Transfer the gelee mixture into a glass or metal bowl and refrigerate until it is just starting to gel. You want it to be spoonable and thick like kefir, but not thin like water. Check after 30 minutes, then again every 5 minutes so that you don't miss the perfect texture. If it does gel too much, just sit the bowl into a warm water bath to gently warm up the gelee and thin up a little. Gently spoon the mixture evenly over the entire tart to cover the berries as best as possible. Then refrigerate the entire tart until the gelee has fully set and ready to serve. Best enjoyed within 3-4 days after making, if it lasts that long. For extra decadence serve with homemade whipped cream, but it’s not required because it tastes super yummy on its own.
Bread....so comforting yet so convoluted in the gut health arena. If your struggling with digestive issues it's likely you have had to avoid bread or swap traditional breads with gluten-free alternatives. Unfortunately, most gluten free bread out there is S H I T. Firstly, the quality is horrible and secondly it tastes like nothing. So I made it my mission to make a bread that was 1) easy to make, 2) highly nutritious and delicious, and 3) gut friendly. So are you ready??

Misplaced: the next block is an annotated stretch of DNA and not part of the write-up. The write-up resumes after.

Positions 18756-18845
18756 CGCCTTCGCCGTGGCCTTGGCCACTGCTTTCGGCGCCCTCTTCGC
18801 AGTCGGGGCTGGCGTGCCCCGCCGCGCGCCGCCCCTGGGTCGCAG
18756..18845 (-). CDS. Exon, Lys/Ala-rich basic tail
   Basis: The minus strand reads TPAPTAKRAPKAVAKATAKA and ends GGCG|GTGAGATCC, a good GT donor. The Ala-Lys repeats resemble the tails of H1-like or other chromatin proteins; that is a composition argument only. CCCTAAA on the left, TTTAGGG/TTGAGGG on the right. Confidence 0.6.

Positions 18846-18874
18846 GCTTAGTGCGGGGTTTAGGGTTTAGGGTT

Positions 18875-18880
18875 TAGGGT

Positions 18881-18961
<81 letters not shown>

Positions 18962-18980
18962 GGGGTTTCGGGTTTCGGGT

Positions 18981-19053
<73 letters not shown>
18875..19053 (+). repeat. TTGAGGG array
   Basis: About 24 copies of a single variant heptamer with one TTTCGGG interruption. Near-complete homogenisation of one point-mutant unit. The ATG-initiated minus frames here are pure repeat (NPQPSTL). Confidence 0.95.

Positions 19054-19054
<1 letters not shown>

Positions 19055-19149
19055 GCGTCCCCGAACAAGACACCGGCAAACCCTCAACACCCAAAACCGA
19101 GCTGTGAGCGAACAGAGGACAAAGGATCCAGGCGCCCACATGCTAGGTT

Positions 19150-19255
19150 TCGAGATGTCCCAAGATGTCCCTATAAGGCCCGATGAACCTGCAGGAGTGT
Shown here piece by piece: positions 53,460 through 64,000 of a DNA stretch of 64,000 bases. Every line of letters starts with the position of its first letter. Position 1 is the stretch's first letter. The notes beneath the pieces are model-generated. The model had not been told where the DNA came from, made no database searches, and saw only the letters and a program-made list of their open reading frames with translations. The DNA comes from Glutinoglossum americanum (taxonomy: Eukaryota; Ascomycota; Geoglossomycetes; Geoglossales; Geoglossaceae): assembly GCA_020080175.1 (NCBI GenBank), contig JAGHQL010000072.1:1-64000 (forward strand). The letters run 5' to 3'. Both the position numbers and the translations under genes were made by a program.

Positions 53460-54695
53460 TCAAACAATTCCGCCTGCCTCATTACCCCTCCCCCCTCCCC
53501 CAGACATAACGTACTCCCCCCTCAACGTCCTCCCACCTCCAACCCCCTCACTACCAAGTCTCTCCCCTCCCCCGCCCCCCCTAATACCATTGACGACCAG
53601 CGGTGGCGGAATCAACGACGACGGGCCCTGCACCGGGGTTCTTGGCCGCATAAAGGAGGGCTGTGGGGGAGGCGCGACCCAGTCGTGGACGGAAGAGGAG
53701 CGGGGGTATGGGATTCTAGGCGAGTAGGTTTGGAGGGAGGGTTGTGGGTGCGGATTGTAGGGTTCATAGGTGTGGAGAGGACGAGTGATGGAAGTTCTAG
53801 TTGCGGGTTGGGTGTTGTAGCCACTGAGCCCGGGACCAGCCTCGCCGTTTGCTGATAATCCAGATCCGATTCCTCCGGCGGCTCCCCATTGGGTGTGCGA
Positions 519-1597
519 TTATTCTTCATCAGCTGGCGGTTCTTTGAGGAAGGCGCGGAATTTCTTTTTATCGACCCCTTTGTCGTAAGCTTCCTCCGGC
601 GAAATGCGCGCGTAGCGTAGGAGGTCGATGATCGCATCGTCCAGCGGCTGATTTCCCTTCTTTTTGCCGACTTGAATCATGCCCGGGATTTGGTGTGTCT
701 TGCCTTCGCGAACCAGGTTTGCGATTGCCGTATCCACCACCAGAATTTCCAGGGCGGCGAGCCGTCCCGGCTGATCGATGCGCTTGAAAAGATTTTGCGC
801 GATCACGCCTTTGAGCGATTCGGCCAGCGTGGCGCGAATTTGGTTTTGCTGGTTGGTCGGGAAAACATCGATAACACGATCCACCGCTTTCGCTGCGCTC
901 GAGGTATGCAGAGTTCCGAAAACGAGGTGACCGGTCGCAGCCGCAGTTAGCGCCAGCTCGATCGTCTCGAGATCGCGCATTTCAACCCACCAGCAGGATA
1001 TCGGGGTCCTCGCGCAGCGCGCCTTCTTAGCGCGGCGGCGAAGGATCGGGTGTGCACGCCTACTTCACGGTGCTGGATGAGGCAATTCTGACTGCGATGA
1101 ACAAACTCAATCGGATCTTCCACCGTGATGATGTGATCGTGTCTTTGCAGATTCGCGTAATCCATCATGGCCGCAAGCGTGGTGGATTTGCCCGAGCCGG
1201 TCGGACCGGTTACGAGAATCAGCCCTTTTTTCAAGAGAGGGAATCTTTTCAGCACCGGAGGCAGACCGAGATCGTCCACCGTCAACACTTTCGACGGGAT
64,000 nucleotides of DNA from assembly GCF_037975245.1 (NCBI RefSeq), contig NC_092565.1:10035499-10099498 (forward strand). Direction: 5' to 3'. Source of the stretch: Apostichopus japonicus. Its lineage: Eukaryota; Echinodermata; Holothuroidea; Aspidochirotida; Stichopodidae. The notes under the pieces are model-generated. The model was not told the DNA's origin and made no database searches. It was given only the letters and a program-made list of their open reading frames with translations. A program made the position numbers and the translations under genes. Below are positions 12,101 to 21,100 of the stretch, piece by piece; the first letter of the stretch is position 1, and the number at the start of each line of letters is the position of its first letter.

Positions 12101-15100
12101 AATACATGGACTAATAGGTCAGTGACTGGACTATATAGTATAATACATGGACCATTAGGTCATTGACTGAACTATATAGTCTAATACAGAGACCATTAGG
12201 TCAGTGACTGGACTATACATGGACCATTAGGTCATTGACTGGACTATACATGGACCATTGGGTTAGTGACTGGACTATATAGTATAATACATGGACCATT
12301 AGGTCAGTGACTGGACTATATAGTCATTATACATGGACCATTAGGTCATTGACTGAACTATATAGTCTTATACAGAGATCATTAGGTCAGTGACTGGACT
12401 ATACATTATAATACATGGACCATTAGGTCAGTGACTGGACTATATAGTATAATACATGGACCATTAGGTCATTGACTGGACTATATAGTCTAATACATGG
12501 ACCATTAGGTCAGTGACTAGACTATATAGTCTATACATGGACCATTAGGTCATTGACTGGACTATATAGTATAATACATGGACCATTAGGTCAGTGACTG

The Gut Friendly Loaf is THE BREAD for all you folks struggling with gut issues. Why is that?? Well firstly, it is prepared from raw, organic gluten-free grains (not flours). When grains are soaked in acidic water an enzyme called phytase is activated which breaks down phytates. Phytates can be irritating to an inflamed gut and can bind to minerals in our food. However, folks with good gut health and good gut microbiome diversity can tolerate a higher phytate diet because lactobacillus and other bacterial species can produce their own phytase. Most folks with gut issues already struggle with malabsorption and have dysbiosis. Therefore they often find symptom improvement on grain free diet likely because of previous high consumption of poorly prepared grains & flours. Unfortunately, the amount of phytase found in grains is reduced when they are ground to flour because phytase is easily destroyed by high temperatures. Also the longer the flour is stored, the less phytase there is. Optimally flours are ground fresh, soaked and/or fermented, and used immediately. Today convenience often takes precedence over proper preparation. If you are interested in learning more check out this article from the Weston A Price Foundation. Interestingly, buckwheat (a gluten-free pseudo-grain) naturally contains very high amounts of phytase, whereas quinoa does not. Therefore, combining the two grains during the soaking process allows you to reap the benefits of both. Both quinoa and buckwheat when properly prepared are high in plant protein, fiber, and minerals. Plus, they are both considered low FODMAP, which means individuals with IBS and SIBO are likely to tolerate them, especially if properly prepared.